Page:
Preamble: You talk about the "underlying true clusters", but in applied clustering this is a highly problematic concept. Assuming a certain model, one can define what is meant by "true clustering", but more than one definition is possible (for example a mixture distribution of 6 Gaussians may have only three modes, and one can define the "true clustering" as corresponding to the six Gaussians or the three modes, which gives different concepts for what the term "true clustering" actually means). In a real application, it will always depend on the nature of the data and the aim of clustering what kind of "true clusters" a researcher wants to find. The data on their own can not decide this for you! Some more insight is in this excerpt from the Handbook of Cluster Analysis:
Another thing to know here is that the behaviour of the global optimum of the K-means objective function may differ from the behaviour of local optima that an algorithm actually will find. Unfortunately, unless the data set is very small, no algorithm that runs in realistic time will guarantee that you find the global optimum.
Q1: Using the global optimum, the WSS (within-cluster sum of squares) will never increase with increasing $K$ (this can be proved showing that if you have a solution for $K-1$ clusters, you can always reproduce the same WSS value for $K$ clusters not assigning any point to the added $K$th cluster, keeping all the other cluster centers as they are, so the same WSS can always be achieved - in fact, as long as there are at least $K$ distinct points, one can even easily always decrease the WSS by putting cluster center $K$ exactly on a point where no cluster center was before).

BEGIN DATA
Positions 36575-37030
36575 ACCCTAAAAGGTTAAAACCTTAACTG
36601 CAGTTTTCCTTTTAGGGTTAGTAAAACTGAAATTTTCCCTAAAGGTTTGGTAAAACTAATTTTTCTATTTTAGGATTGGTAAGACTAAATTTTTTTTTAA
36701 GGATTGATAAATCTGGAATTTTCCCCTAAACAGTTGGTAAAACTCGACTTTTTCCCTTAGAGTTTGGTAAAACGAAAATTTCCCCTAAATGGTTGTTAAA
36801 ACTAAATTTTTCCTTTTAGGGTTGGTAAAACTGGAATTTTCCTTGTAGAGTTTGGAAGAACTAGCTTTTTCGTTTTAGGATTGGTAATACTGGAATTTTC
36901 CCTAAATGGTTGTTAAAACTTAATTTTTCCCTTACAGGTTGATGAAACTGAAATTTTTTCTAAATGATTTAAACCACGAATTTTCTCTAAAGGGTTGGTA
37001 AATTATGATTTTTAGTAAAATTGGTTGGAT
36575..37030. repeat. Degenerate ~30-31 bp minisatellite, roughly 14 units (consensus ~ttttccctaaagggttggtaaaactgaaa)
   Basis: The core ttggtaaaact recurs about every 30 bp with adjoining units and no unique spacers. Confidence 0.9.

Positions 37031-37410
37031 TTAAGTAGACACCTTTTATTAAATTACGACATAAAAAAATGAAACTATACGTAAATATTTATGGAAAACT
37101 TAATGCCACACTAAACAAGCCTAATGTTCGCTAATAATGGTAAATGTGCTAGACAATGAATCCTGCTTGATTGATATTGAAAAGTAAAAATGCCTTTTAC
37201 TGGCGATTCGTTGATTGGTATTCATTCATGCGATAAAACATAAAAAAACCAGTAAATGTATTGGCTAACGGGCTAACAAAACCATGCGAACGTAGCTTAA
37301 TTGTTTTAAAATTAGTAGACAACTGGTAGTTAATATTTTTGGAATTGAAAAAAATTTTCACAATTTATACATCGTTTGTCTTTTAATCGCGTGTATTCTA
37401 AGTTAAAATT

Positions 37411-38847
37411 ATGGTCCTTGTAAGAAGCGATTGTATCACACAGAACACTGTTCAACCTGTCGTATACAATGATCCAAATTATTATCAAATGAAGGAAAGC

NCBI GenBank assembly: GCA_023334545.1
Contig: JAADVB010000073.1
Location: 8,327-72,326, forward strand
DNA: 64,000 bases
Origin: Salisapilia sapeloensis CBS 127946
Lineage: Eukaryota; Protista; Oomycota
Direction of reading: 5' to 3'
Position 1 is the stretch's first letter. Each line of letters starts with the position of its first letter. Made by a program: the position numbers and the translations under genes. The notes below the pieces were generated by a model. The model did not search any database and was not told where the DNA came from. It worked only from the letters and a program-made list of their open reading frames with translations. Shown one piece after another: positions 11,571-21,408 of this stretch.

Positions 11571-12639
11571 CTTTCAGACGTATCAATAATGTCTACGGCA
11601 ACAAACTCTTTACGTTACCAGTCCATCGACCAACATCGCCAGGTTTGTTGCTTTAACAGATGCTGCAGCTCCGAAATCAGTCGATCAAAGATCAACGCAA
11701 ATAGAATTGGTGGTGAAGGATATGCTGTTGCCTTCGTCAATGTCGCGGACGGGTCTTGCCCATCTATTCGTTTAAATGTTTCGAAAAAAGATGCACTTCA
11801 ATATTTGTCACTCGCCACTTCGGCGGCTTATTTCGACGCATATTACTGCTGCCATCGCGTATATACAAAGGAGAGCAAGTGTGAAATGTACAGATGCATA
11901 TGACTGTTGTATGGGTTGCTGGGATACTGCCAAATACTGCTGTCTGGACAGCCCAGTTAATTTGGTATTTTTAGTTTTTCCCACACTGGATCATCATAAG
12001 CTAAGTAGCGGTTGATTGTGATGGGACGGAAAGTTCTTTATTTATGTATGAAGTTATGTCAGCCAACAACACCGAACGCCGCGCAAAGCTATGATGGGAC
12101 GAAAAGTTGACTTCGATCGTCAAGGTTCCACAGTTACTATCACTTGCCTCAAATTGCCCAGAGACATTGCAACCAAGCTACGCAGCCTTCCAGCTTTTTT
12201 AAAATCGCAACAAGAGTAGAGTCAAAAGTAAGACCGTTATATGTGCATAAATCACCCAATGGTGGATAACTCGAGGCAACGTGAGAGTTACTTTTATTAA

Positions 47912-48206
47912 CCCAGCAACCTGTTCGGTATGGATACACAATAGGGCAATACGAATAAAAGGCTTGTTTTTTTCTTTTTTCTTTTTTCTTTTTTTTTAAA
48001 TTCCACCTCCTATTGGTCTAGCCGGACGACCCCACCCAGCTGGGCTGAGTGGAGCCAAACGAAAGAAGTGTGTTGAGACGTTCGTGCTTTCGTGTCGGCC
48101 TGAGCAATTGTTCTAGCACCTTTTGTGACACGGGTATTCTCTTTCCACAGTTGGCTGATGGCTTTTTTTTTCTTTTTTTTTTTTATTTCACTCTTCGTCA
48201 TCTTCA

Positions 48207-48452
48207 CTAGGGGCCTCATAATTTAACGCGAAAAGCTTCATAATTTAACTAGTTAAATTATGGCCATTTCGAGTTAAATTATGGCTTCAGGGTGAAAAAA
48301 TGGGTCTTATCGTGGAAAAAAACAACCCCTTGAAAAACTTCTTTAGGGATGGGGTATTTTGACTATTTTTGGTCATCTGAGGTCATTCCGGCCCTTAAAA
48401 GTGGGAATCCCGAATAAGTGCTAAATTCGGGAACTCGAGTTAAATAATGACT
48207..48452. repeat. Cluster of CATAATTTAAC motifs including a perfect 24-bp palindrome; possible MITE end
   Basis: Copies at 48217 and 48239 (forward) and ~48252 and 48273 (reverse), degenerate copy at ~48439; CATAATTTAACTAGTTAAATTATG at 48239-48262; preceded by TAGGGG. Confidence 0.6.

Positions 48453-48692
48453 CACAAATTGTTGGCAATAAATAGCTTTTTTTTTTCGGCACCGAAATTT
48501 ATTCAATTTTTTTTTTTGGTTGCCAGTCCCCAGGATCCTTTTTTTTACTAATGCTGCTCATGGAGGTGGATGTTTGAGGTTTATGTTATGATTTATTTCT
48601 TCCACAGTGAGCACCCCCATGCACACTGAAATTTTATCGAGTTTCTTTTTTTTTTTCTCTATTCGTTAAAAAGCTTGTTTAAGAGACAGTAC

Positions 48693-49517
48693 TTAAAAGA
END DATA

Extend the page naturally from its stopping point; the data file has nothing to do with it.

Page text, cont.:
This does not necessarily hold for a local optimum in a real analysis. However, it is probably safe to say that the WSS should mostly decrease when increasing $K$ even then. It is also possible to construct an algorithm for finding local optima so that the WSS cannot increase when increasing $K$, but this may not be the best algorithm to be had when looking at other performance criteria. Furthermore, if $K=N$ (in fact if $K$ equals the number of distinct points in the data), the WSS will be 0, its lowest possible value.
Q2: The preamble implies that any answer to this question requires the nontrivial and non-unique definition of what you actually mean by "true clusters", and in any real application, neither will the data tell you this, nor is there any guarantee that any formal model-based definition will correspond to what is really meaningful. No real progress (as in: "really meaningful for real data") can be made here without knowledge of what the data are, the aim of clustering, and potentially other background of the real application.
That said, your idea is not stupid, and there is some literature about it:
Actually, the traditional Ward's hierarchical clustering method can be interpreted as doing a very similar thing (at each stage two clusters are combined by use of the WSS criterion).
However, as said before, there is no way to determine from the data alone without additional user input how much "combining" there should be and when to stop.